Menopause Facts on Strength Training

Expert’s Name: Gail Edgell

Finally, Menopause Support You Can Trust

It is no secret that there are a number of benefits when it comes to strength training, also known as weight lifting or resistance training; increased bone density, increased muscle mass, and a lower risk for many age related diseases top these benefits. With all the positive effects of strength training, particularly for menopausal women, it is still not widely accepted by the masses as effective exercise. Partially to blame are all the myths surrounding strength training for perimenopausal and menopausal women. The following are some commonmyths, and the truths behind them.

1. The Big Fat Lie, Strength Training Will Bulk Up Women

It is easy to see how this myth got started considering the number of men focusing on increasing their mass through strength training. However, men and women are different on a number of levels; remember, men don’t have to deal with hot flashes and menopause. The truth is menopausal women will not bulk up from strength training unless they are producing levels of testosterone found mainly in men. Additionally, bulking up takes muscle strength that typical women don’t have.

2. A Weak Farce, Some Older Women Aren’t Strong Enough for Strength Training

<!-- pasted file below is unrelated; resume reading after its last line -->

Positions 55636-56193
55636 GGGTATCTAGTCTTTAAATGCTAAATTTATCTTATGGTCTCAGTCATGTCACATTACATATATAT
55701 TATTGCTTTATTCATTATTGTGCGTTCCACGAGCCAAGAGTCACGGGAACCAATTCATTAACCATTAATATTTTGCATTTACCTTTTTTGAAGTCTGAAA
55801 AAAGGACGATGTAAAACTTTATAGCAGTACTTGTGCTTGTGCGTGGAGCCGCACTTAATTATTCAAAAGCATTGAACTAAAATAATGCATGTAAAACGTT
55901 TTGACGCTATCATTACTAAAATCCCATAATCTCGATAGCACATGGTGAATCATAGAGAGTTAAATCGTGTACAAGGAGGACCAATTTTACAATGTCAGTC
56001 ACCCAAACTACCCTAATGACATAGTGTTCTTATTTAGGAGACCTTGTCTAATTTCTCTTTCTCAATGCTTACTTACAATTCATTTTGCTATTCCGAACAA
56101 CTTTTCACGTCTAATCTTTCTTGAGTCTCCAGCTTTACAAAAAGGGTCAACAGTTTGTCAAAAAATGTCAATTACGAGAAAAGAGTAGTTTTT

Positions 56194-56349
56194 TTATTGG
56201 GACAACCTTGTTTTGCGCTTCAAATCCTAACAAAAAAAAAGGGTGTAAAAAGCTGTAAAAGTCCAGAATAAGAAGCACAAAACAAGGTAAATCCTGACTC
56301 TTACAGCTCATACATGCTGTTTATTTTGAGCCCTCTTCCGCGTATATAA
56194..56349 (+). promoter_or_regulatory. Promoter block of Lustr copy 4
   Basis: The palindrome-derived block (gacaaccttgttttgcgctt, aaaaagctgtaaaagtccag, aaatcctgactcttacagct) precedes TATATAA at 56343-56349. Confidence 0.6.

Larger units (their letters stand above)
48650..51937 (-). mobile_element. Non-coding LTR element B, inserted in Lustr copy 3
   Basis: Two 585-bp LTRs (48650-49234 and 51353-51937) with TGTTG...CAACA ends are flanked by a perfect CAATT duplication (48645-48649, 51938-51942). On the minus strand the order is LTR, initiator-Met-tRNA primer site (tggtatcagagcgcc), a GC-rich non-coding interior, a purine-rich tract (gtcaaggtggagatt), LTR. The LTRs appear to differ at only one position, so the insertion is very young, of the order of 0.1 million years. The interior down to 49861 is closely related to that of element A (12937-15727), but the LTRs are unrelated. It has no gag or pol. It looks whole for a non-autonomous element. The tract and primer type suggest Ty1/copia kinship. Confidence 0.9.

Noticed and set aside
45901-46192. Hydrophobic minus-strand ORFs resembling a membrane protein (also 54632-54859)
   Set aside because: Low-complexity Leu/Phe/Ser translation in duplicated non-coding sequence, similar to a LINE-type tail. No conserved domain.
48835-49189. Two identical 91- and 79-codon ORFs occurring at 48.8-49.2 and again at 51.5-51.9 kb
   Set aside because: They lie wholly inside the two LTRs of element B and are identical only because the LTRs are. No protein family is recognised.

Back before the 80s it was common practice for doctors to avoid recommending strength training for older patients, particularly women, because of the fear that the strain of these exercises would injure their weak bodies. This is simply not true. Although I would recommend consulting your doctor first – the fact is older women can ward off pre menopause symptoms by engage in resistance training.

3. Thin Veils, Slender People Don’t Need Strength Training

Contrary to popular belief, thin does not equate to healthy. In fact, weight lifting is imperative for all women, and the earlier you start the better off you will be. It is said that young women that do not strength train will shed up to six pounds ofmuscle and replace it with as many pounds of fat by age 50. Just because a woman is thin and “appears” healthy does not mean that she is.

4. Spotty Logic, Weight Lifting Can Help Women “Spot Reduce”

For a lucky few, their bodies are exactly where they want them to be, with the exception of one or two “problem areas.” Popular belief says that resistance training can remove these trouble spots; this is simply not true. While strength training can help tone specific areas, body fat, as the name implies, belongs to the entire body, and spot reducing will prove ineffective.

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